Worsnop, who founded Rabbie’s in 1993, will open his first outlet on Edinburgh’s Waterloo Place next month.
He already has his eye on further branches in Dublin, Glasgow and London.
The cafés will be open to the public, as well as providing refreshments for visitors on Rabbie’s tours.
In future, Worsnop said that he hoped to open cafés in other British cities and then use the sites as starting points for further tours.
Hazel Rickett was appointed last year as managing director at Rabbie’s tour business, which grew turnover by 40 per cent last year to £4.8 million.
Worsnop said: “I wanted to open a café 17 years ago but I didn’t have the time or the money to do it then. I had to concentrate on building the tour business, which we have done very successfully.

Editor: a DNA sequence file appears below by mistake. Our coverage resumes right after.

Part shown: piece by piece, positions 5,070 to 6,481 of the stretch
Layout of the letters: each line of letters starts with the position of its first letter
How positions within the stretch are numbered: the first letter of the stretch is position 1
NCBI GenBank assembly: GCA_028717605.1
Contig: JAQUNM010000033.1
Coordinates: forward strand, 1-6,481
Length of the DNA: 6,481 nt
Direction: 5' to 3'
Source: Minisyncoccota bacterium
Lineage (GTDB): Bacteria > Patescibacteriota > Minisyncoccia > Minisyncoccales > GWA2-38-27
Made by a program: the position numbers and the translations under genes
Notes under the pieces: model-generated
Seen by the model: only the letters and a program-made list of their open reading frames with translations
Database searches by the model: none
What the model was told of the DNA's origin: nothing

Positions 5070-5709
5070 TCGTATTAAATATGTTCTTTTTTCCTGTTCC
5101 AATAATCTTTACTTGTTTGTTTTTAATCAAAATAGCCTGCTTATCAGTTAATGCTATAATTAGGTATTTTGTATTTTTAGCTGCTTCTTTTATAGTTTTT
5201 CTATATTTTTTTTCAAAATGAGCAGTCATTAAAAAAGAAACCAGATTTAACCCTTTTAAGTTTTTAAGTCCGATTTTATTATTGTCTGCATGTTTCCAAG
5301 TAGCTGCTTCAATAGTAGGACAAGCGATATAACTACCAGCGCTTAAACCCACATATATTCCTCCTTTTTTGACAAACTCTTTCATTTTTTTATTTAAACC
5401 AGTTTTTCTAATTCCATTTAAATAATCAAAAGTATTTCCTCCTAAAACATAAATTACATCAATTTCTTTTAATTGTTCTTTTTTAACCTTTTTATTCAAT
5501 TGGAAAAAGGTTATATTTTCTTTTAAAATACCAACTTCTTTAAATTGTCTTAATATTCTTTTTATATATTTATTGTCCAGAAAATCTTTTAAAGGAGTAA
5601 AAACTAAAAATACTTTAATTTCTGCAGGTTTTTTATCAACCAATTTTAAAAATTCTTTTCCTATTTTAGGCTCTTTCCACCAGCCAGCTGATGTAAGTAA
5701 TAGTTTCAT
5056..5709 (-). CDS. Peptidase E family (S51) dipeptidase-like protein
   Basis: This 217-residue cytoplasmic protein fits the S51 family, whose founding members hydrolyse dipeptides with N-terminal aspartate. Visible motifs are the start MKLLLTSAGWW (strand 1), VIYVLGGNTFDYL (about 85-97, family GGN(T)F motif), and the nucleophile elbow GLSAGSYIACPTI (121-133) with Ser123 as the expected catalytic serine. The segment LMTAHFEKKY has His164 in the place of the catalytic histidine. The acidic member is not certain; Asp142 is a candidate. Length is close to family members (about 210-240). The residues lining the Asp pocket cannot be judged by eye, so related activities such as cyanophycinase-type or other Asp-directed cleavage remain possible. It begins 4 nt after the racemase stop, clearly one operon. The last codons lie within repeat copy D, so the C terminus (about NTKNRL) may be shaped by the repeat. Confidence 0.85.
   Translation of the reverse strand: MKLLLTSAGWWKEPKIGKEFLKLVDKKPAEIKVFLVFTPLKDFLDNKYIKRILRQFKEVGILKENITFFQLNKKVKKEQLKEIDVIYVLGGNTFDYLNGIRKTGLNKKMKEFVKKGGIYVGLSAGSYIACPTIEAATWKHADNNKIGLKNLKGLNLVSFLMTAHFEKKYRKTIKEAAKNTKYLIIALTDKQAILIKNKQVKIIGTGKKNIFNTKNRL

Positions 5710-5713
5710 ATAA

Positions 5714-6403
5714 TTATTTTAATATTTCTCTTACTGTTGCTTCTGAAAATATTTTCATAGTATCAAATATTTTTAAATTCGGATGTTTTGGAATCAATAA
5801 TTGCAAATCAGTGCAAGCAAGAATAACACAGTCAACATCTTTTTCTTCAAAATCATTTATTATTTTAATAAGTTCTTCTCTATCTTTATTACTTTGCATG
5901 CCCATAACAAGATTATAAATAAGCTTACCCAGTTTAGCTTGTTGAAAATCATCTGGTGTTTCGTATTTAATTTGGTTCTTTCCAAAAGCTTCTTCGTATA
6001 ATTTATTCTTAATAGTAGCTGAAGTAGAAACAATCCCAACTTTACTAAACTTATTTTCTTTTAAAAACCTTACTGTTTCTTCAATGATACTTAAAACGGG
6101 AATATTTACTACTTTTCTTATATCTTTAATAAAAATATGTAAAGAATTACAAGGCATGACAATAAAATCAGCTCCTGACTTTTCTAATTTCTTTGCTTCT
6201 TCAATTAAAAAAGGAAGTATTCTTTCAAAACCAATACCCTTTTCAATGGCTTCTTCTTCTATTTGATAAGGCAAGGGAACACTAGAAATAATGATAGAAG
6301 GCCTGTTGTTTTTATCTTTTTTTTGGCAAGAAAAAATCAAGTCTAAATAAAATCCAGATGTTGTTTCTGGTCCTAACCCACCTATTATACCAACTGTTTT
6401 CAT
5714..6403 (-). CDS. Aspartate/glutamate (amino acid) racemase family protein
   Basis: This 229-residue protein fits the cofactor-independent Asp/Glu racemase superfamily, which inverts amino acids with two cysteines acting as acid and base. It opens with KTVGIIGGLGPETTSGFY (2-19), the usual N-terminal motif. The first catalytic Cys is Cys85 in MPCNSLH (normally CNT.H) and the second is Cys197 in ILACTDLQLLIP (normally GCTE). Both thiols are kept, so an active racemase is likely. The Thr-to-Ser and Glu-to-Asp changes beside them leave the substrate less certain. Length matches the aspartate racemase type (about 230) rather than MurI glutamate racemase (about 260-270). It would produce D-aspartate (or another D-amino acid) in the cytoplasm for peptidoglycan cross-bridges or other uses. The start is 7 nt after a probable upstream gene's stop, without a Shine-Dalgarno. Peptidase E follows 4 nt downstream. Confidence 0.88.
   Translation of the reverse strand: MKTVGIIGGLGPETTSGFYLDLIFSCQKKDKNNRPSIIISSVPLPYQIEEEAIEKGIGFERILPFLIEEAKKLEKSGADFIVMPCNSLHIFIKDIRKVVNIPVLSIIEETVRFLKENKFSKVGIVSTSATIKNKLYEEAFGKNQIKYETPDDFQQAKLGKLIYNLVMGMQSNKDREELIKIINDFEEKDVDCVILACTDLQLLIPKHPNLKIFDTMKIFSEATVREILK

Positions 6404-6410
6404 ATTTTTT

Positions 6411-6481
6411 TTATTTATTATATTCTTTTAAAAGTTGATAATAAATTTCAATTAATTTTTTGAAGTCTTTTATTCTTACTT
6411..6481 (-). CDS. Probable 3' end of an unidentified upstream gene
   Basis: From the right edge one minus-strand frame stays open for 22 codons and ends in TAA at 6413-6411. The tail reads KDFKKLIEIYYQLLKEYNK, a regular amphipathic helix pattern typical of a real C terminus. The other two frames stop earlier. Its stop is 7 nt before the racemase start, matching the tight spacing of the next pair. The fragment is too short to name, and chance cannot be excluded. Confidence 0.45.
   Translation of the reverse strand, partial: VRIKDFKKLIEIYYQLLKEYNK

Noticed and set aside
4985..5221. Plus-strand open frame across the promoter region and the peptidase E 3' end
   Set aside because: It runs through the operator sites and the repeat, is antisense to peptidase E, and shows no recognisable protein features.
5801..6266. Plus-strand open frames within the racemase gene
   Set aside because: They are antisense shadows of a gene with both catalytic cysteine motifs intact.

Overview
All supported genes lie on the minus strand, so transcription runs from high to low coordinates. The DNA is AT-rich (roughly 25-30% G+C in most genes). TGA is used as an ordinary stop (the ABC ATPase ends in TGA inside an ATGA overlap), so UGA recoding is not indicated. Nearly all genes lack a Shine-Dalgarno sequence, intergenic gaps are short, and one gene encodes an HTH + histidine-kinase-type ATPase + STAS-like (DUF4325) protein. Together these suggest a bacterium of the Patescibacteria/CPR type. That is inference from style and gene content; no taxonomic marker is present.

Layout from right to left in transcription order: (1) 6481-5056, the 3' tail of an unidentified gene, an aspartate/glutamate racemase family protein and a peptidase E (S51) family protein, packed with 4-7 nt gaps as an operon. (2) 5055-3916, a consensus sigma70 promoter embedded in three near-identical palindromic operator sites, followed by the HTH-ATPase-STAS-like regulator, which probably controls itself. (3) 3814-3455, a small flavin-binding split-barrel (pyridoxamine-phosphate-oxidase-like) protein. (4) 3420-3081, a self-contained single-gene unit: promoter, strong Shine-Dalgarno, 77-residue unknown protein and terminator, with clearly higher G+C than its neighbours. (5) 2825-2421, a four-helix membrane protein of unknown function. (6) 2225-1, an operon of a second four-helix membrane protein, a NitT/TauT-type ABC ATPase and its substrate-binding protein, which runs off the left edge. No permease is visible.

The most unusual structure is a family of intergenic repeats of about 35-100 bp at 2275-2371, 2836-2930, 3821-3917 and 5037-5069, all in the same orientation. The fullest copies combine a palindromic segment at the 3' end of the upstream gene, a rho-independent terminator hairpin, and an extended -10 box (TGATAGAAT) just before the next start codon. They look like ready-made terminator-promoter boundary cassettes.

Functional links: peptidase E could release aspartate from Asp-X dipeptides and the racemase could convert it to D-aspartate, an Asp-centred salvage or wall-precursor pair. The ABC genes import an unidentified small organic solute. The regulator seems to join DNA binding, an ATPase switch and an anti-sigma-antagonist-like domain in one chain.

“Now Hazel Rickett has taken over the day-to-day running of the business, it has given me enough time to focus on building the brand in other ways.
“If we can emulate recent growth rates and further develop innovative products, Rabbie’s will become a £200m business in ten years.”
Worsnop also plans to hire out a room above the café, which has views down Princes Street and which will be renamed the “Burns Room”.
He added that he hopes to capitalise on demand among tourists for eateries in Edinburgh city centre that have longer opening hours.
Rabbie’s carried in excess of 50,000 passengers in 2012 from countries including Australia, Canada, China, Germany and the United States on more than 4,000 tours.